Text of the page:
2013 has been the biggest and most successful Festival year to date, and our Team is deeply grateful for all of our friends of the Festival who supported our efforts every step of the way. Looking back on a momentous year, we want to share with you a few of our favorite moments from 2013 – we hope you enjoy!
Meeting Jane Goodall at our 2013 Jackson Hole Conservation Summit
I never imagined that my dreams would come true, meeting my hero during the 2013 Film Festival. After waiting patiently, I finally had a moment to share with Jane how much I admire her; I could barely keep it together. After looking into her eyes and feeling her presence, I was moved to tears. She then looked me in the eyes and recited a variation of a Native American proverb that I had once heard before and loved, “Without tears in the eyes, there would be no rainbow in the heart.” Then of course I became even more blubbery and shared a warm hug and a photo with Jane. I will never forget this moment in all of my years to come. A big thank you to everyone who made it possible!
One Day in Jackson Hole premieres to the JH community and the World on Earth Day, 2013
One Day in Jackson Hole, a community crowd-sourced film project, brought filmmakers and orgs to film their experience during the same 24 hours on 12.12.12. On Earth Day 2013, One Day in Jackson Hole premiered to our community and to Kyle Ruddick, the founder of One Day on Earth – the project we received our inspiration from. Seeing how this film touched people young and old, from every walk of life in different ways really made the project come alive to me. I am humbled by the opportunity I was given to help organize and edit this incredible project. In the end, I was simply a facilitator – this was a film by and for the community, a gift back to each and every member in its own way.
– Christie Quinn
The National Geographic Barbecue at the 2013 Festival
There were so many magical moments throughout the festival, but a fun highlight for me was the few hours that the staff and volunteers were able to take a load off and celebrate the Wildlife Film Festival in fine form at the National Geographic BBQ party. Producers, directors, tech volunteers, speakers and so on all relaxed and enjoyed each other’s company. The festival is not just for learning, but also connecting with amazing people from around the world!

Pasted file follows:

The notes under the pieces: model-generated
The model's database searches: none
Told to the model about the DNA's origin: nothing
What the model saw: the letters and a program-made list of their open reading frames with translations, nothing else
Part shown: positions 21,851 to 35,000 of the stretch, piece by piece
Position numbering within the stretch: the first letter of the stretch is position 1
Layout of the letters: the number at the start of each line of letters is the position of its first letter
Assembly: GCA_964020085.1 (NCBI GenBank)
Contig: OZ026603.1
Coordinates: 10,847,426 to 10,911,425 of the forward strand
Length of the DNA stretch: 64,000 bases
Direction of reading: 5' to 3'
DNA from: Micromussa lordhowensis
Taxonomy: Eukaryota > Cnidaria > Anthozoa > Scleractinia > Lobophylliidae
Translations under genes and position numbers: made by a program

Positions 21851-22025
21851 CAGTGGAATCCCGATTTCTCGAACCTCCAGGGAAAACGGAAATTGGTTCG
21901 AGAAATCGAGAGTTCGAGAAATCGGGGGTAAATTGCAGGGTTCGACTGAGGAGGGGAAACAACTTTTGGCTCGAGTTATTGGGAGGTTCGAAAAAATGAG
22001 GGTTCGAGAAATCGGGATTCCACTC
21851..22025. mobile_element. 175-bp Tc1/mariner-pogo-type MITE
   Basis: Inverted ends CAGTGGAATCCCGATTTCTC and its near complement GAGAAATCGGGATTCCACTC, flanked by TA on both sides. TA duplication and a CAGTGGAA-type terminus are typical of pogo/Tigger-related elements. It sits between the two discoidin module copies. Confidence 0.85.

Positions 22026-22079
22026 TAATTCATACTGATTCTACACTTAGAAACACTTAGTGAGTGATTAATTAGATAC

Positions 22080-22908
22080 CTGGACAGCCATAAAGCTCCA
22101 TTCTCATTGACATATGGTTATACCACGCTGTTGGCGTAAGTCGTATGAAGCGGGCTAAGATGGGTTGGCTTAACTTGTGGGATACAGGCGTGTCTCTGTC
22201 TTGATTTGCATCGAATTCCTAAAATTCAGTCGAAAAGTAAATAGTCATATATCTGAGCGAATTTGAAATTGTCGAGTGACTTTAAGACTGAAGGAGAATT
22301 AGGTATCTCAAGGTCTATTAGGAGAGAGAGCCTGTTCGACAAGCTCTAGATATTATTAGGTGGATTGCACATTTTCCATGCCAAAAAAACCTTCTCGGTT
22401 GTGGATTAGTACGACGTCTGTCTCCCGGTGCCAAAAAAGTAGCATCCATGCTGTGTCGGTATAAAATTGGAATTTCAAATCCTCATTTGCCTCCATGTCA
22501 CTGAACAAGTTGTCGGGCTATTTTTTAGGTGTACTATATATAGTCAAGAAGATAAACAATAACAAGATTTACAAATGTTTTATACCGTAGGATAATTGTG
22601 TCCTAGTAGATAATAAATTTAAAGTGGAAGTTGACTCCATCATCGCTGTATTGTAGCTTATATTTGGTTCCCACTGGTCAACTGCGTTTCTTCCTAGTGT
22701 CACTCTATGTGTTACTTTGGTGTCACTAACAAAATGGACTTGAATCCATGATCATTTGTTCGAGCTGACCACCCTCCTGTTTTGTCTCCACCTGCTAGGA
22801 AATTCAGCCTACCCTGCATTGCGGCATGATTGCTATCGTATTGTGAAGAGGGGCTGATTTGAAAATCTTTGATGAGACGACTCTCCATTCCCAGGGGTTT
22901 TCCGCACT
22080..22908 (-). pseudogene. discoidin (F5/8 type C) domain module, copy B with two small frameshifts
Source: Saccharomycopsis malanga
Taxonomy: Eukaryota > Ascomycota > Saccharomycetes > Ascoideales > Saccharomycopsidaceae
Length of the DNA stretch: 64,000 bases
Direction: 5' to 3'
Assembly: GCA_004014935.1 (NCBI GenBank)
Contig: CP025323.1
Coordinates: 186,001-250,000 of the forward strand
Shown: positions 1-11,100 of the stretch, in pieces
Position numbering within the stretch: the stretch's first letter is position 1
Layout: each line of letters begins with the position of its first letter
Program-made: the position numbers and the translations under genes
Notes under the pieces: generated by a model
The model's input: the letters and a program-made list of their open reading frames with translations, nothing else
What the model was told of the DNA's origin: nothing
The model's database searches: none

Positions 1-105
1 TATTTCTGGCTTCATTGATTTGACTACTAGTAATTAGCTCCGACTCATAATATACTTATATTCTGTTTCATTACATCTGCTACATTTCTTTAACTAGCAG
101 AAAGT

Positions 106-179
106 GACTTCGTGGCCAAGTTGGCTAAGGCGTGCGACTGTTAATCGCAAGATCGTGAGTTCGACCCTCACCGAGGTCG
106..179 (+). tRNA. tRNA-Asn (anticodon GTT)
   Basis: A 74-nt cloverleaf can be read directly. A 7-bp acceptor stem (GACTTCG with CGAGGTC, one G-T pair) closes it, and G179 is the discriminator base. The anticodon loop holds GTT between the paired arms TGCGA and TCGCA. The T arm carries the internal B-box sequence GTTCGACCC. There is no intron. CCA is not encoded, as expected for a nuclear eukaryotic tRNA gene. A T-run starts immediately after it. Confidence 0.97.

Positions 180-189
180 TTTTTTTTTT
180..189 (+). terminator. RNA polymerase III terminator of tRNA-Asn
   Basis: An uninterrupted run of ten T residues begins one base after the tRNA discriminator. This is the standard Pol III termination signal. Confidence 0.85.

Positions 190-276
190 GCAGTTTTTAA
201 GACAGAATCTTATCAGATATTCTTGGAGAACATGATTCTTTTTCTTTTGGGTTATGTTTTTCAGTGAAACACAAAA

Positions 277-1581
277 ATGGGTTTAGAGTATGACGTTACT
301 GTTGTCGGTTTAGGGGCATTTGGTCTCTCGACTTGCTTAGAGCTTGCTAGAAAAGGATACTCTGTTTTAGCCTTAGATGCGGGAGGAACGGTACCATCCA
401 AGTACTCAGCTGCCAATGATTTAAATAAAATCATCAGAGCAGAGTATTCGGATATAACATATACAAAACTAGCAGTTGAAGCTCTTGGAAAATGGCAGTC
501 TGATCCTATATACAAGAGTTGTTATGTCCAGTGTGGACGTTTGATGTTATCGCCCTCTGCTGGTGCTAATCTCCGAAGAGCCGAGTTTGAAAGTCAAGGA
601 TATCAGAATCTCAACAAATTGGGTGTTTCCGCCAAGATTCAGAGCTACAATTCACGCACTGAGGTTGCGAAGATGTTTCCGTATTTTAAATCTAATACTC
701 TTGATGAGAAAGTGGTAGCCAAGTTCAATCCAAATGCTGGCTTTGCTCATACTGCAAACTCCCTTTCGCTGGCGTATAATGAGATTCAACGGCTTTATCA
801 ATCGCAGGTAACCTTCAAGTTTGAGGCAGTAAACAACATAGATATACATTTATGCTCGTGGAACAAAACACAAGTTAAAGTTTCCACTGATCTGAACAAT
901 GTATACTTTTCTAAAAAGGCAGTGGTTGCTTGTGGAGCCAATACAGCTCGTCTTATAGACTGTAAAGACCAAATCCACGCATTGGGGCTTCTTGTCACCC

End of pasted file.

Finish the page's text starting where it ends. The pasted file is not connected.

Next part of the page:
– Ellen Yeatman
Jane Goodall’s Peace Parade through downtown Jackson
When I first met Jane, she was sitting quietly writing notes on a couch. The lighting was dim in the condo she rented, but her tight gray ponytail and bright smile gave her away. She liked the spinach hummus I brought from the Whole Grocer and so I brought some more.
She made no fuss at all as she walked through the Center for the Arts to lead the Peace Parade around the town square. But the crowd couldn’t keep their eyes off her and everyone wanted a picture with Jane. Her only request was that the large doves made out of sheets and stuck to poles go behind her and that she had a dog to walk. “I have a dog,” I said, and I grabbed Kashi, my fussy Tibetan Terrier from the car. “Oh, no,” I thought, “I didn’t bring a leash.” So I grabbed my Wildlife Film Festival bag, unhooked the shoulder strap and handed her to Jane. I was worried that Kashi was being too nervous and pulling on the makeshift leash. But Jane was not. She’s used to much bigger dogs. “She’s better when you are around,” she told me. So I ran through the crowd with my dove on a pole and I broke the head off. I handed it to one of the kids to hide in the back. “Jane Goodall walked my dog today,” I posted on Instagram.
The next day Kashi and I were on the cover of the paper with my daughter Dylan and her friend, Armando who got to hold Jane’s stuffed chimpanzee Mr. H. I was so nervous during the parade that I missed the turn around the town square and forced the Jackson Town Police to figure out a new route for us. I called Mr. H, Mr. T. “What an idiot,” I thought. Wasn’t Mr. T the guy who cut down all the trees on his property outside Chicago? When we arrived back at the Center for the Arts, the cameras were on us. Kashi decided this was the time to do her duty. She crouched under a tree. And I dismantled one of the plastic doves we made with garbage bags to pick up her poop. This is when I learned that her favorite animal is a dog.
She couldn’t have been more gracious. And a week later, I was delivered a hand-written thank you note from Jane Goodall.
– Julie Kling